Improved growth rates from primary industries such as agriculture, forestry, fishing, diamond mining and metal ores are expected to lead Namibia’s economic recovery, with robust growth rates projected for 2021 and 2022. According to the Bank of Namibia’s economic outlook for February 2021, primary industries are projected to expand by 5% and 8.6% in 2021 and 2022, respectively, from an estimated contraction of 7.5% in 2020.
Meanwhile, secondary industries are projected to expand by 2.9% and 2.7% in 2021 and 2022, respectively, an improvement from a contraction of 11.5% during 2020. Also, tertiary industries are projected to grow by 2.1% and 2% in 2021 and 2022, respectively, representing an improvement from a 5.1% contraction in 2020.
In the central bank’s latest update, significant revisions were done on the mining and quarrying sector, which is now expected to grow by 5.4% in 2021 from the earlier projection of 2.9% in the same year.
Overall, Namibia’s economic performance is expected to improve during 2021 and 2022, following what is estimated to be Namibia’s deepest contraction in 2020.
The update projects real gross domestic product (GDP) growth to increase to 2.7% in 2021 and 3.3% in 2022, from an estimated contraction of 7.3% in 2020.
These improvements are ascribed to broad-based base effects as well as better growth prospects for diamond mining, agriculture and transport.
The latest estimate of 7.3% contraction in 2020 is unchanged from the one published in the December 2020 economic outlook update. Several adjustments were made to the 2020 growth estimates for some industries. However, the net impact of the changes was neutral, leaving the estimated contraction for 2020 unchanged.
Growth projections for 2021 and 2022 were adjusted slightly upwards to 2.7% and 3.3% respectively in the February 2021 update. The corresponding forecasts in the December 2020 update were 2.6% and 3.2%.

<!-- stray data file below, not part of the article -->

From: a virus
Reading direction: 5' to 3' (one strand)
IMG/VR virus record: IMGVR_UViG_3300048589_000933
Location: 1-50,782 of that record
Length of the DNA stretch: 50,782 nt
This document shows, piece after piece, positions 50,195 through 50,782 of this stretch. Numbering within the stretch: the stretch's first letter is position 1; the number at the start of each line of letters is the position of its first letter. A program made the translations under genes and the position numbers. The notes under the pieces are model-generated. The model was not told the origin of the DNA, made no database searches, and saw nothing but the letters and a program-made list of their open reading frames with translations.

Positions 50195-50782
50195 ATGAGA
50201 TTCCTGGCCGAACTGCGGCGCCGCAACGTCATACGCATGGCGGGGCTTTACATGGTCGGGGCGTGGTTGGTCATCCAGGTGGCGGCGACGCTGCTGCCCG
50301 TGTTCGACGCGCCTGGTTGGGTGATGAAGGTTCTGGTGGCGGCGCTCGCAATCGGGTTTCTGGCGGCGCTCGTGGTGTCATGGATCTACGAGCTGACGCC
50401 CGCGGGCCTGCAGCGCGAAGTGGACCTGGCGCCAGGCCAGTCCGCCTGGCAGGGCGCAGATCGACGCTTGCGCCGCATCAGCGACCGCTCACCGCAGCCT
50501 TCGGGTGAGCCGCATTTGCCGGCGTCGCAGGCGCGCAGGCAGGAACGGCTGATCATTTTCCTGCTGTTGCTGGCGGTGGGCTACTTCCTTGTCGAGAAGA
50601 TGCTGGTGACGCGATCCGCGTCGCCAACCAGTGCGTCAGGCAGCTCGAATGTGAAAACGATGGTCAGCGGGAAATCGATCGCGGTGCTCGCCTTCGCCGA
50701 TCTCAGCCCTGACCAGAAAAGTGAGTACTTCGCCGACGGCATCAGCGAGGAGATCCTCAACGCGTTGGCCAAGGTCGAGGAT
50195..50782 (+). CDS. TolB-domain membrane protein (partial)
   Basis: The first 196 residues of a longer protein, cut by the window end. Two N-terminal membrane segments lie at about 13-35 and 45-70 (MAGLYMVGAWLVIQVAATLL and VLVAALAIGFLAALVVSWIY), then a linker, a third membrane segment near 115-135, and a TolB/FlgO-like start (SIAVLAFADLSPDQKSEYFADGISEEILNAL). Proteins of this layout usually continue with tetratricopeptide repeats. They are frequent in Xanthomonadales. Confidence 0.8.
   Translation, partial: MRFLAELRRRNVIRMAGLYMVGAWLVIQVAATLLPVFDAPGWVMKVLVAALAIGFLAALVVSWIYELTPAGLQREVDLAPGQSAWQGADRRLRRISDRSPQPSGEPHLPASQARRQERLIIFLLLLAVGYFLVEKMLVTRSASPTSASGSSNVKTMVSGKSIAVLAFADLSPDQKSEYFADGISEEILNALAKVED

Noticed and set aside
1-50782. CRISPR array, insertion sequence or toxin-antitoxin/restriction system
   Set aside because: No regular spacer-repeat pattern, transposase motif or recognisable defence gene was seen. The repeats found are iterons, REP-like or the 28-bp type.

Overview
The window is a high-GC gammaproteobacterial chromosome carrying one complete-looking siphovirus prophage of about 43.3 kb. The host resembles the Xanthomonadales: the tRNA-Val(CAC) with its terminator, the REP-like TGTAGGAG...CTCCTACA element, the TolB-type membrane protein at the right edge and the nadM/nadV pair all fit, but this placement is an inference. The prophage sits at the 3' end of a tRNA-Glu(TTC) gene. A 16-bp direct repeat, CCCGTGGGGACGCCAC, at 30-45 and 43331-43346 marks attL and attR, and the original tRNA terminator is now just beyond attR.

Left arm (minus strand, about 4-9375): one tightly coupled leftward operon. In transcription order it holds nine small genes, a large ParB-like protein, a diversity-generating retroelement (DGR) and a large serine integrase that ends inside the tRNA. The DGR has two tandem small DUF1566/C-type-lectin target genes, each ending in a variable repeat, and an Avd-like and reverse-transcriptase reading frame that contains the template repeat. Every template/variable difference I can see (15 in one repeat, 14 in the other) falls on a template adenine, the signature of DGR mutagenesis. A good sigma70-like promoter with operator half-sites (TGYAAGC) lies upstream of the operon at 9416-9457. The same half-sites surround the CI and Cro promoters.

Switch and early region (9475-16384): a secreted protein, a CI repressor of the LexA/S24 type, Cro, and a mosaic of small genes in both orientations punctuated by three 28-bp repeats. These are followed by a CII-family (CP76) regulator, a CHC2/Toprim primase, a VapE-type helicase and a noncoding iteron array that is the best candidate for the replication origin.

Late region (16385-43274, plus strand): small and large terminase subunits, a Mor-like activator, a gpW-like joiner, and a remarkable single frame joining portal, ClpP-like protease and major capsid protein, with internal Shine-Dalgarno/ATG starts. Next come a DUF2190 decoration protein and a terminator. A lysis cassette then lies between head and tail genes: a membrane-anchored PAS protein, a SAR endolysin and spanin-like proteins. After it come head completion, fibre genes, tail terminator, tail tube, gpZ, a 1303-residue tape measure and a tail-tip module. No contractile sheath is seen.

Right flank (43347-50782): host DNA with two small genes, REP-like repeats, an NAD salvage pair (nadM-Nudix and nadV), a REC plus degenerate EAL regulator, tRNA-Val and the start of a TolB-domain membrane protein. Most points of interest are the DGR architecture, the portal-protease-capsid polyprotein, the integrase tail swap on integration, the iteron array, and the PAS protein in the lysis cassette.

Furthermore, the central bank said risks to domestic growth remain dominated by the impact of the Covid-19 pandemic, mainly regarding the success of vaccinations in Namibia and around the globe.
“Risks to domestic growth are dominated by travel restrictions that are still in place for many countries, exacerbated by the second wave of coronavirus infections. Other notable risks to domestic growth and outlook include the persistently low international prices for some of Namibia’s export commodities such as uranium as well as climatic swings,” reads the report.
Meanwhile, Cirrus Capital in its 2021 economic outlook said the year ahead incorporates many challenges. The stock brokerage and investment firm stated that policy certainty remains a significant stumbling block for Namibia’s long-term development potential, saying political uncertainty is also on the rise given the rapid loss of support for the ruling party.
“The unfolding of last year’s local authority and regional council elections calls into question the direction that policy will take, as well as how governing coalitions in local authorities will develop,” said Cirrus Capital.
It further stated that a decade’s worth of fiscal deficits will also come home to roost starting this year, as much of Namibia’s public debt repayments are due within the next years, including the first Eurobond in November 2021.
“Sticky expenditure and a hallowed-out revenue base will make stabilising government’s finances a difficult task, while also necessitating a careful maneuvering of the maturing debt,” it outlined.